US Government’s Support May Make Social Media Sites Vulnerable to Malware Attacks
While the Obama government's support for social media is a welcome step, security specialists state that it is simultaneously important that the government takes more steps to educate people about the dangers of cyber-attacks like the recent one which brought down Twitter, the messaging website.
Tom Kellermann, Core Security Technologies' Vice President of Security Awareness and Former Senior Specialist on data risk management for the treasury security squad of the World Bank, states that by backing the social media, the Obama administration could make the public falsely think that it is secured, as reported by NEXTGOV on August 7, 2009.
Kellermann further said - people have great faith in the president as well as his administration's missives which could prompt them to click on web-links that could lead to system corruption.
Security experts warn that cyber criminals are increasingly exploiting personal information shared on social-networking websites like MySpace or Facebook for capturing bank account credentials.
Community-oriented websites like Twitter, Facebook, LinkedIn and YouTube where users generate content have substituted electronic mails and the Internet's shady corners as the chosen medium for phishing users off their private data, hitting them with mass junk e-mails or infecting their computers with malicious code.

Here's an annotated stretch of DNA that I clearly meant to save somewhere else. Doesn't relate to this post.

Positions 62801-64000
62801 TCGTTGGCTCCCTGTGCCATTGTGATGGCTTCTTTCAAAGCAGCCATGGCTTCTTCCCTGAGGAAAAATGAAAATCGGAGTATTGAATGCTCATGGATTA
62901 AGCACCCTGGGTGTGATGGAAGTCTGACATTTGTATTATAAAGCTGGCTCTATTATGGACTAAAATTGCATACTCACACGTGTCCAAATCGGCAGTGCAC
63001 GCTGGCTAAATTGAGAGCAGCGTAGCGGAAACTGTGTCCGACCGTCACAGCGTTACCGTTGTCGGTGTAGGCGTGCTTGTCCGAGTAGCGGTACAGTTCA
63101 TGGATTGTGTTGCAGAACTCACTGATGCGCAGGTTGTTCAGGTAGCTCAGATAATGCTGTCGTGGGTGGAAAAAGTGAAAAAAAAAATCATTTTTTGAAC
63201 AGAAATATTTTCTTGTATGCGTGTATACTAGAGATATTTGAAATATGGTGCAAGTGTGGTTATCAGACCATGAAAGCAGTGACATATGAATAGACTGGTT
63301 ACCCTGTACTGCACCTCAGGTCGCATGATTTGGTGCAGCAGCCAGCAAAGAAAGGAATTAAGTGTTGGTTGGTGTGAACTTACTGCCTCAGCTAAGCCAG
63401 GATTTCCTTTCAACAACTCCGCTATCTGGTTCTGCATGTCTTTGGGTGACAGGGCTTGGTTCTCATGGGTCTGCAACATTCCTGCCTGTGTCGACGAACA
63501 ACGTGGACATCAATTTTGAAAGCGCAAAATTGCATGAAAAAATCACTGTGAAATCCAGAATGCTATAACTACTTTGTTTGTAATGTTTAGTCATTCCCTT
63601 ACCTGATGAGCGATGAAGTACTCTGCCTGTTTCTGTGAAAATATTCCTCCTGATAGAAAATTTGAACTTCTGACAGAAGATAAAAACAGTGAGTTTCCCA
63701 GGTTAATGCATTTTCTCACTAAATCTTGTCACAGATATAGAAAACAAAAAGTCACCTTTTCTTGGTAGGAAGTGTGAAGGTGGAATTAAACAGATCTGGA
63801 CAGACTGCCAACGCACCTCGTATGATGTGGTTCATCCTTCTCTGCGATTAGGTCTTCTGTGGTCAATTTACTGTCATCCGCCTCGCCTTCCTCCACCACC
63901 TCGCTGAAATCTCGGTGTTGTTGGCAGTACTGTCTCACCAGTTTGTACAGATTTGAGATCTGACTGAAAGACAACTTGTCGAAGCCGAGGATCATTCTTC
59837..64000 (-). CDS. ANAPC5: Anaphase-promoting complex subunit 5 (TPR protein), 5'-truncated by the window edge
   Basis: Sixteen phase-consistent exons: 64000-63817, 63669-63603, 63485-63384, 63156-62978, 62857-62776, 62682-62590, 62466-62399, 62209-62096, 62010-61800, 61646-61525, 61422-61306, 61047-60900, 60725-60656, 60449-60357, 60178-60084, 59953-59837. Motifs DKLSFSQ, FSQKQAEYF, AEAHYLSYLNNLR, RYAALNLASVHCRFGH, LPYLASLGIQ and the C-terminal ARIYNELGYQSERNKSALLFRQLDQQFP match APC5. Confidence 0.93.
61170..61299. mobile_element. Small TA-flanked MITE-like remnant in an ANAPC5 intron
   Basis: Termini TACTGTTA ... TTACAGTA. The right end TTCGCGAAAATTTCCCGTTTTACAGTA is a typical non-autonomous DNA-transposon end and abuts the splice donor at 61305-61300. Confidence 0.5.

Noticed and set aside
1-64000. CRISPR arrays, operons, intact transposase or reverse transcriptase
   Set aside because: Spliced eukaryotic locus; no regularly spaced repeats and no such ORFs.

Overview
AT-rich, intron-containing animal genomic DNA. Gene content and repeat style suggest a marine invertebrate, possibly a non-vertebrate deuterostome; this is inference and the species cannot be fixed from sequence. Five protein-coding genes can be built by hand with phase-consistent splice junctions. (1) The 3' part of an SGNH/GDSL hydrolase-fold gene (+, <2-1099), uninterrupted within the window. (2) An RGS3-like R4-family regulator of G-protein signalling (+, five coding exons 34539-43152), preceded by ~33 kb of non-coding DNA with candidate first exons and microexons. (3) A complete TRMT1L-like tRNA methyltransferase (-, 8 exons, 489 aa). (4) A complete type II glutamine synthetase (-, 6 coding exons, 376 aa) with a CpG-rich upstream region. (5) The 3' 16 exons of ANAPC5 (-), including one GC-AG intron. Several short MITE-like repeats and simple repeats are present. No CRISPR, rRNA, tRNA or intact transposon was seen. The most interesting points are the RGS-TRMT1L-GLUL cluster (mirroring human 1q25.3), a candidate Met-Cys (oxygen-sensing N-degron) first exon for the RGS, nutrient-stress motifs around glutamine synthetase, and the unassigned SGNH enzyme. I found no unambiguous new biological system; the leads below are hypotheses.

Meanwhile, Moscow-based antivirus vendor 'Kaspersky Labs' reported that the total number of malware items propagating via social networks increased from 10,000 to over 25,000 during 2007-2008. In 2009 alone, analysts anticipate that there will be over 100,000 malicious files.
Social media websites could be targets of spear phishers i.e. hackers who attack specific individuals with e-mails posing as communications sent from authorized people or organizations, hoping that recipients would follow given links and reveal financial information or download malware. Additionally, spear phishing attacks might be intended to perform SQL injections that attack a website's database by exploiting an unprotected code for the execution of unauthorized directives.
According to a provider of enterprise brand security 'MarkMonitor,' phishing attacks against social-networking websites rose 241% from Q1-2008 to Q1-2009. Experts therefore suggest that these websites should take measures like URL scanning to prevent malware from disseminating and improved code designing for stopping vulnerabilities.
Related article: US Passes Baton to Asia in Spam Relay
» SPAMfighter News - 8/31/2009
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